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dc.contributor.authorYang, Chianen_US
dc.date.accessioned2015-08-04T16:07:15Z
dc.date.available2015-08-04T16:07:15Z
dc.date.issued2013
dc.date.submitted2013
dc.identifier.other
dc.identifier.urihttps://hdl.handle.net/2144/12250
dc.descriptionThesis (M.S.)--Boston Universityen_US
dc.description.abstractCardiac and vascular disease syndromes and abnormalities have long been the leading causes of death in the United States, but the cause of congenital defects remain unclear due to the lack of appropriate model systems for scientific investigation. Moreover, the predominance of cardiovascular disease has stimulated scientists to focus on developing tissue-engineered blood vessels (TEBV) for vascular reconstruction and replacement. Major challenges remain in generating large amounts of epithelial cells (EC) and vascular smooth muscle cells (VSMC) for vascular reconstruction and in reducing the immunoresponse in patients after replacement. To address both issues of disease model generation and vascular tissue engineering, we can use induced pluripotent stem (iPS) cells discovered by Shinya Yamanaka in 2006: iPS cells generated from adult tissue and organs through the forced expression of two to four transcription factors are phenotypically indistinguishable from embryonic stem (ES) cells. First, by creating iPS from cardiovascular patients, we can generate patient-specific cell lines for scientific research investigation (i.e. elucidate molecular mechanisms and potential drug targets). Second, EC and VSMC derived from patient-specific iPS cell lines can be used for vascular reconstruction with cells of the patient's own genetic background, which should overcome many of the immunological limitations that currently impede vascular replacement (i.e. provide therapeutic interventions). The goal of this project is to study the differentiation capacity of iPS cells into smooth muscle cells (SMC). This project aims to develop a protocol that can maximize the derivation of purified smooth muscle cells from mouse induced pluripotent stem (iPS) cells through three linear developmental stages: induction of a posterior primitive- streak (PS) like population, formation of Flk1+ mesoderm, and induction of smooth muscle cells. Low dosage of Activin A and Wnt was used to differentiate iPS into a PS-like population, while the administration of BMP4 differentiates the cells to mesoderm via a posterior PS intermediate. Smooth muscle cells were induced from mesoderm by the addition of platelet-derived growth factor (PDGF-BB) and transforming growth factor b (TGF-β). The linear developmental progression from PS formation through mesoderm induction to smooth muscle cells were tracked by RT-qPCR and FACS for the expression of genes indicative of each individual stage, Flk1, and SMαA respectively. The results of this project can be used as a basis for in vitro derivation of purified mammalian smooth muscle cells from a mouse model system that can be further modified. Moreover, the differentiated SMCs can be further used in cell sheet construction as vascular patches for drug testing.en_US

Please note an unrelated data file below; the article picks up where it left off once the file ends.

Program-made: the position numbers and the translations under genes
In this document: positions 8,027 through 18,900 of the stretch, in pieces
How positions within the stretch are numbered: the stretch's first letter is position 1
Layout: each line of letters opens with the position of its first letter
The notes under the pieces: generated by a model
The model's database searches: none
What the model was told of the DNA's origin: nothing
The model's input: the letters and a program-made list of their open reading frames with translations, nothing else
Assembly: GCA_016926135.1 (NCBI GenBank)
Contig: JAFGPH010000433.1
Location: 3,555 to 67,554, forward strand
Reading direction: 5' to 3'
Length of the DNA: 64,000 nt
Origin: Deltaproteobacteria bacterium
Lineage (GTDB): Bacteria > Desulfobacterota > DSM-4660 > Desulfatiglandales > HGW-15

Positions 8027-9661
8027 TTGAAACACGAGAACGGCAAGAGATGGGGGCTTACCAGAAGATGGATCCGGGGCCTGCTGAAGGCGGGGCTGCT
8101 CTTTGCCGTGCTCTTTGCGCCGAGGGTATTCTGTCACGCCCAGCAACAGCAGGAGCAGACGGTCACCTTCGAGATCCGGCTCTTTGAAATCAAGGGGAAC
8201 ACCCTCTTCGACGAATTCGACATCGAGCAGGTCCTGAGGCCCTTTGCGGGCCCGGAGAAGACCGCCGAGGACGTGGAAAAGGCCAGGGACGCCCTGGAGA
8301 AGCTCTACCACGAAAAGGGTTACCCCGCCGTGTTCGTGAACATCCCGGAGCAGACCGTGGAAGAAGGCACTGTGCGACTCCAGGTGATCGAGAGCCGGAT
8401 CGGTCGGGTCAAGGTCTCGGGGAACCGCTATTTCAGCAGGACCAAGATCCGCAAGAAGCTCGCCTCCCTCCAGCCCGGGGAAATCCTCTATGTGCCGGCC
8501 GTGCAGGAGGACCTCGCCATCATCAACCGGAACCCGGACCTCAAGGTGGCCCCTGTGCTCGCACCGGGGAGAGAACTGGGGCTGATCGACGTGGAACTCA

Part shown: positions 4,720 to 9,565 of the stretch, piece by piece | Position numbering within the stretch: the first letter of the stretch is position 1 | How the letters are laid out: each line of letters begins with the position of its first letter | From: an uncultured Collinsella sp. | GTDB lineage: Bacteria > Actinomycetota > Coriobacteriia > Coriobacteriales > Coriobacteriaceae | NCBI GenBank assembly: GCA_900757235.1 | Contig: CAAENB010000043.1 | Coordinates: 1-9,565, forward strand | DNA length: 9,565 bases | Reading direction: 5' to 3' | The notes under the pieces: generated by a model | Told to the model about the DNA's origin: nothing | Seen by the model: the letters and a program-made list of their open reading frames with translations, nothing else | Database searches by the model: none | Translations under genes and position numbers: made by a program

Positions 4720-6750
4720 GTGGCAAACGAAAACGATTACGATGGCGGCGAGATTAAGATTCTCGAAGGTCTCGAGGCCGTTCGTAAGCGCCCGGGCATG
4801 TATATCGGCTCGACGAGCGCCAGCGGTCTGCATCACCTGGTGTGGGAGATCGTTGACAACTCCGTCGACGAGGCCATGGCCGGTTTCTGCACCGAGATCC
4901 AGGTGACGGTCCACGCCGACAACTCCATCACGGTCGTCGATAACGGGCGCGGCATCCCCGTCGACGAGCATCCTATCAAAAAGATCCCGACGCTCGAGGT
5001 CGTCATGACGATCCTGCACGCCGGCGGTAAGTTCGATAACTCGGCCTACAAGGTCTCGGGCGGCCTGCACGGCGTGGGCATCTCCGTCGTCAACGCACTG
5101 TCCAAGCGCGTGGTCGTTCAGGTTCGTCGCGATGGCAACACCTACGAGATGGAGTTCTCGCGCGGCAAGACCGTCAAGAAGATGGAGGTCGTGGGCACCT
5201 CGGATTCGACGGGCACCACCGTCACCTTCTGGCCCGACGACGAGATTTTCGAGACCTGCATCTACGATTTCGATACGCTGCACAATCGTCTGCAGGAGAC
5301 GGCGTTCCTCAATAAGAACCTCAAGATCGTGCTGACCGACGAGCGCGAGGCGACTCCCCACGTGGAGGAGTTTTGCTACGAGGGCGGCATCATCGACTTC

dc.language.isoen_US
dc.publisherBoston Universityen_US
dc.titleDerivation of purified smooth muscle cells from mouse induced pluripotent stem (iPS) cellsen_US
dc.typeThesis/Dissertationen_US
etd.degree.nameMaster of Scienceen_US
etd.degree.levelmastersen_US
etd.degree.disciplineBiomedical Engineeringen_US
etd.degree.grantorBoston Universityen_US


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